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macOS Sonoma, as the successor to Ventura, has introduced a variety of new features that enhance the overall user experience. Yet, installing an operating system, particularly a new one, can sometimes come with apprehensions and risks. That’s why installing it on an external SSD drive first could be a good approach. This method allows you to test the waters without disturbing the current system setup. We will show you how to install macOS Sonoma on External drive in this article.
Pros of Running macOS Sonoma from External Drive
Non-Destructive Testing: You can test and explore the features of macOS Sonoma without making any changes to the current operating system. This ensures that your primary work environment remains undisturbed until you decide to fully migrate to the new version.
Troubleshooting and Recovery: A bootable external drive with an operating system installed can be a lifesaver. If your Mac’s main hard drive fails, or the operating system becomes corrupted, you can boot from the external drive and potentially resolve the issue, or at least recover important data.
Safeguard Against Incompatibility Issues: If you have essential applications running on your system, there might be compatibility concerns with a new OS. By installing the new macOS Sonoma on an external drive, you can verify the compatibility of all essential applications before making a permanent switch.
Convenience and Portability: With macOS Sonoma on an external SSD, you can carry your operating system, with all your files and applications, in your pocket. This is convenient for those who often switch workstations, as you can simply plug your external SSD into any compatible Mac and start working.
System Requirements for Running Sonoma from External Drive
Running macOS Sonoma from an external drive has essentially the same system requirements as a regular installation on your Mac’s internal drive, including:
1. A Compatible Mac: Not every Mac can run Sonoma. Here are the compatible models official suggested by Apple:
- iMac: 2019 and later
- Mac Pro: 2019 and later
- Mac Mini: 2018 and later
- MacBook Air: 2018 and later
- MacBook Pro: 2018 and later
2. External SSD: You will need an external SSD with enough space for the macOS Sonoma and extra storage for applications and files. It’s recommended to have at least a 64GB drive, but if you plan on using this as a regular working system, a larger drive will be necessary.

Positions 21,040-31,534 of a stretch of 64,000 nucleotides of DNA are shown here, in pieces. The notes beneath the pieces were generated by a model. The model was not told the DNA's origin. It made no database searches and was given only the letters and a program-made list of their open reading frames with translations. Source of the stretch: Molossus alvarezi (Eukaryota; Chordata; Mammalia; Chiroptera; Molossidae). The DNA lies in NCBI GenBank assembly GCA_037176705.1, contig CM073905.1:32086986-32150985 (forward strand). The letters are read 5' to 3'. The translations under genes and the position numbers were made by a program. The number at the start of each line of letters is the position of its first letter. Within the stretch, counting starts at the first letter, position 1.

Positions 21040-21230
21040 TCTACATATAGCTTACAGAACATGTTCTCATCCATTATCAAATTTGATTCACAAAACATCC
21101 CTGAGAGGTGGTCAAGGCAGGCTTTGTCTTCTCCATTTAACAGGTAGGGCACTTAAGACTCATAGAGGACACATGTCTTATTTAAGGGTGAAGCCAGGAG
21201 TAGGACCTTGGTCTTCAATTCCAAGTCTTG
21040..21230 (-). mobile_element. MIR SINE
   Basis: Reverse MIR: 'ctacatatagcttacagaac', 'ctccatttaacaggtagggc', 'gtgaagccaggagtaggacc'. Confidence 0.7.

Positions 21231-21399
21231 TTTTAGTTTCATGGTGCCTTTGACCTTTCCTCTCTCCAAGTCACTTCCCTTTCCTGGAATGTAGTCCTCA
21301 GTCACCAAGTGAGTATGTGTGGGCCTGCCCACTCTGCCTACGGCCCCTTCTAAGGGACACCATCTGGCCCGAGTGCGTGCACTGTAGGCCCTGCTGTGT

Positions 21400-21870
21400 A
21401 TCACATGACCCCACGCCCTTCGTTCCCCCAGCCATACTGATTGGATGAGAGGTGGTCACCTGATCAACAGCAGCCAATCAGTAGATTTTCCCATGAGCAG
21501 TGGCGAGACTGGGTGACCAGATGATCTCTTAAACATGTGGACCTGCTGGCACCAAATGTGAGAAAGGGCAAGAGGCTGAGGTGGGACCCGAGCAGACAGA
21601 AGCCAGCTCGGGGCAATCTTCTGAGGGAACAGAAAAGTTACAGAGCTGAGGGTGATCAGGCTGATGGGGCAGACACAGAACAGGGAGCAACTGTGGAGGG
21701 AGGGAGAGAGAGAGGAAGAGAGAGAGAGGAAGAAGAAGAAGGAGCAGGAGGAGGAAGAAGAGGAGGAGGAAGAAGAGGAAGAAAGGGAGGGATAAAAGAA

3. macOS DMG File: This is the disk image file you can use to create a bootable macOS Sonoma USB for installation.
4. Internet Connection: A stable internet connection is necessary to download the macOS Sonoma installation package.
5. Power Source: As the process can be time-consuming, it’s recommended to have your Mac connected to a power source to prevent any interruptions.
6. Backup: Though not a requirement, it’s strongly recommended that you have a recent backup of your data. When performing major operations like this, it’s always possible that something could go wrong, and you don’t want to risk losing important files.
Choose the Best External SSD Drive for Mac
Using an SSD (Solid State Drive) over a traditional USB flash drive when running macOS from an external drive has several advantages. The most important one is the speed. SSDs are significantly faster than traditional USB drives. This speed is crucial when running an operating system as it can drastically affect performance. Tasks such as booting up the system, launching applications, and transferring files will be much faster on an SSD.
Another reason is the volume. SSDs are available in larger capacities compared to USB flash drives. This is beneficial if you plan to install more applications or store more files on the drive.
Below is the best 3 portable SSD drives designed for Mac in 2023:
Samsung T7 Shield 1TB ($89.99): This SSD is highly regarded for its combination of performance, security, and durability. It offers impressive read/write speeds up to 1050/1000 MB/s, and features AES 256-bit hardware encryption for added security. It uses a USB 3.2 Gen 2 interface (compatible with Thunderbolt 3 ports) and is available in 500GB, 1TB, and 2TB capacities.
Seagate One Touch 1TB ($107.99): The SanDisk Extreme Portable SSD is popular for its ruggedness and speed. It offers high-speed transfers with up to 1050MB/s read speeds and uses USB 3.1 Gen 2 interface (also compatible with Thunderbolt 3). It’s designed to withstand rough handling and extreme environments, and is water and dust resistant.
Crucial X6 1TB ($59.99): This portable SSD offers read speeds up to 1050 MB/s and write speeds up to 1000 MB/s. It uses a USB 3.2 Gen 2 interface, and it’s compatible with both USB-C and USB-A ports. Additionally, it features password enabled 256-bit AES hardware encryption to help protect your valuable data.
How to Install macOS Sonoma on External SSD Drive